-- Other projects as identified by the community

“In addition, any permits not specified in this Policy as trigger permits or determined to be an Opt-In permit including but not limited to General Permits, renewals or revisions, may serve as Opt-In Permits if DEP determines they warrant special consideration.”

Inspections, Compliance & Enforcement

The Interim Final Policy also includes provisions establishing priorities, at DEP discretion, for inspections and compliance actions within environmental justice areas.

“The Department plans to form a Enforcement and Compliance Team to prioritize inspection and monitoring at sites which have multiple authorizations, multiple on record complaints, habitual violations, sites with high volume generation or unique permit conditions, EJ communities, and sites of significant geographic location and to ensure timely and appropriate responses to violations, implement an efficient criminal referral protocol, and ensure effective collaboration.”

With respect to calculating civil penalties, “DEP interprets impacts to the environment or the public health and safety at an EJ Area to be a relevant factor in the calculation of a penalty amount for a violation and may include a dollar figure in the penalty amount for such a violation provided there is adequate evidence to support a factual finding that the violation caused the harm and the penalty amount fits within the statutory limits.”


DEP’s Interim Final Environmental Justice Policy uses the online PennEnviroScreen tool to define environmental justice areas using 32 indicators.  Those indicators include--

-- Environmental Exposures: ozone, fine particulate, diesel particulate, toxic air emissions, toxic water emissions, pesticides, traffic density, compressor stations, children’s lead risk;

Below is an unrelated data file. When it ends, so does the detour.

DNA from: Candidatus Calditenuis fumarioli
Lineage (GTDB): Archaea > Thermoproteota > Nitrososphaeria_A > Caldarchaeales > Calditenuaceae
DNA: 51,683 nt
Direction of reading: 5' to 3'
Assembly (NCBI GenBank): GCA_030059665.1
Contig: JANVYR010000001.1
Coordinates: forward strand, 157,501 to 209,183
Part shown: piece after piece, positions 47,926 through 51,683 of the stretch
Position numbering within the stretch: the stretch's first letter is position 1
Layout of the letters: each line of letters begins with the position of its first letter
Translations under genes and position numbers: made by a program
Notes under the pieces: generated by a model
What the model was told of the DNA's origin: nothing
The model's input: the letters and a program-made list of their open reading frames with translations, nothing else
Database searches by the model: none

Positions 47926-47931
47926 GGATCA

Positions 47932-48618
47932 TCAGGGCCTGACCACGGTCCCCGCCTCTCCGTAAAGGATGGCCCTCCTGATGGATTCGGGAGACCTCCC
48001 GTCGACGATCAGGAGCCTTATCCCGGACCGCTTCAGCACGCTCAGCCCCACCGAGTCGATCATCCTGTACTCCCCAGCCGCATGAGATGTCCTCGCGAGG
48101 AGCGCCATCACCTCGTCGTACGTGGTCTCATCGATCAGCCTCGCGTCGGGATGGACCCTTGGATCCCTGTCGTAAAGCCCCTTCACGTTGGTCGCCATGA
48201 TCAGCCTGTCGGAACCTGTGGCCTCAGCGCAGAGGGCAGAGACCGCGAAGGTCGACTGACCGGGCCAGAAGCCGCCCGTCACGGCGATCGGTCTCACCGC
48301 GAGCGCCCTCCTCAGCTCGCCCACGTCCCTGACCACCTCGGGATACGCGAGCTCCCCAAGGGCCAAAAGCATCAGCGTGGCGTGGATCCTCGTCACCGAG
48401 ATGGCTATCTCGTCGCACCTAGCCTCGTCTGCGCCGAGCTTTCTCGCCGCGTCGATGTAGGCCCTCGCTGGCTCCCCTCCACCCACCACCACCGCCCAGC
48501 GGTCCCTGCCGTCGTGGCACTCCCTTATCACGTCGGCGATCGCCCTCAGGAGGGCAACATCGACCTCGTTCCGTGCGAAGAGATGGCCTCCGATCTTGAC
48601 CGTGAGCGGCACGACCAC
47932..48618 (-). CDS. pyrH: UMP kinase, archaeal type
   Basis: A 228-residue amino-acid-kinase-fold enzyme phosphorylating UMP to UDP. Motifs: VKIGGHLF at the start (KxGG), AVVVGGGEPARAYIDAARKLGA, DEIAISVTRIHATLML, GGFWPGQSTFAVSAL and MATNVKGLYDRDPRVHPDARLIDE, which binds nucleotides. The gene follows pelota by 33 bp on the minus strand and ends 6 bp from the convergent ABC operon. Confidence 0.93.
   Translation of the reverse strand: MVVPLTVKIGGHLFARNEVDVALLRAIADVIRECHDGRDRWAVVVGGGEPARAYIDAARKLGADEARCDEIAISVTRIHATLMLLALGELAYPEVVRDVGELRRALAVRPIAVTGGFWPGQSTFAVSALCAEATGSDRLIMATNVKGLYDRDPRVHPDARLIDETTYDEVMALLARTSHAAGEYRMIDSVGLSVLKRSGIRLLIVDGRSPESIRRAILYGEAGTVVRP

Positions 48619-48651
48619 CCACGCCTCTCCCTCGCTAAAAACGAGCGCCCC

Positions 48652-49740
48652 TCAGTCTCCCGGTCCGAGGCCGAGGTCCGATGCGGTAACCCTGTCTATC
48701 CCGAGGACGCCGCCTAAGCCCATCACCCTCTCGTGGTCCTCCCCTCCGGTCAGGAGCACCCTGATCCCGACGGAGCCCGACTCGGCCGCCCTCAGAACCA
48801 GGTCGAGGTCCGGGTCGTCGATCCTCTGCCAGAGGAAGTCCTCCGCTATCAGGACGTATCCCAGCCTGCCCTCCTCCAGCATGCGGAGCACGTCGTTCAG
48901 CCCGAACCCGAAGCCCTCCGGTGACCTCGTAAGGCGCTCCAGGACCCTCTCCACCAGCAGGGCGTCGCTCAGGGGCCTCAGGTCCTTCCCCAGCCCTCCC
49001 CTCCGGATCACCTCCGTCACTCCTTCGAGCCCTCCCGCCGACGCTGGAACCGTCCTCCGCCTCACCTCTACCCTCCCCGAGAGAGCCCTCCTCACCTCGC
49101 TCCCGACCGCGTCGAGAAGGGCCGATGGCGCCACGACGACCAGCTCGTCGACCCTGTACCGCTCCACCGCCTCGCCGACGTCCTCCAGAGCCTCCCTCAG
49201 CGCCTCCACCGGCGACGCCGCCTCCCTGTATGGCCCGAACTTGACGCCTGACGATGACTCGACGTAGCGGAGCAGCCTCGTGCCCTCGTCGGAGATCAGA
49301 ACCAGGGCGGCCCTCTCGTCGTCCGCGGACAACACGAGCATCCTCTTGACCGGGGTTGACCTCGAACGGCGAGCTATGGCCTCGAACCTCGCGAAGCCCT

-- Environmental Effects: Conventional oil/natural gas wells, Unconventional oil/natural gas wells, proximity to railroads, land remediation, hazardous waste and storage sites, municipal waste sites, coal mining, impaired lakes and streams, abandoned mining concerns, flood risk;

-- Sensitive Populations: asthma, no health insurance, cancer, disability, heart disease;

-- Socioeconomic Population: low educational attainment, linguistic isolation, housing-burdened low-income households, poverty, unemployment, race, age over 64, age under 5.

Click Here for the PennEnviroScreen ToolClick Here for the Methodology Document.  

Denial Of Permits

DEP staff have said in several forums the goal of the Interim Final Environmental Justice Policy is to can enhance opportunities for participation, share more information, provide information in appropriate languages, teach people how to effectively submit comments, hold a hearings or information sessions, but they recognize DEP can not deny a permit solely on environmental justice grounds without additional statutory authority.  Read more here.

At a June 5 hearing by the House Environmental Resources and Energy Committee, Fernando Treviño, DEP Special Deputy for Environmental Justice and Justin Dula, Director DEP Office of Environmental Justice testified in support of House Bill 652 (Bullock-D- Philadelphia)  requiring environmental impact reports on certain electric generation, waste management, sewage treatment and other facilities that are a major source of air pollution proposed in already burdened communities.  Read more here.

House Bill 652 would give DEP the statutory authority to deny a permit application in any environmental justice area based on the “cumulative environmental impacts.”

On June 6, the House Committee amended and reported out House Bill 652 and it is now in the House Rules Committee.  Read more here.

On August 16, Sen. Art Haywood (D-Philadelphia) introduced similar legislation in the Senate-- Senate Bill 888.

For more information on the Interim Policy and the PennEnviroScreen tool, visit DEP’s Environmental Justice Policy Revision webpage.

Reference Links:

-- DEP’s Environmental Justice Plan


-- The Allegheny Front: DEP’s New Environmental Justice Policy Includes More Communities Impacted By Pollution

-- Post-Gazette - Anya Litvak: Mapping The Hydrogen Hub In The Midst Of DEP’s ‘Environmental Justice’ Communities On PennEnviroScreen 

-- WHYY: Chester Residents Unhappy With Taking Philly’s Trash, Speak Out At City Council Hearing

-- PA Capital-Star Guest Essay: RGGI Is About Climate Change, But Also About Environmental Justice - By Clean Air Council

Related Articles:

-- EPA Awards Nearly $5.3 Million For Environmental Justice Projects In PA Communities  [PaEN]

[Posted: October 28, 2023]  PA Environment Digest

No comments :

Post a Comment

Subscribe To Receive Updates:

Enter your email address:

Delivered by FeedBurner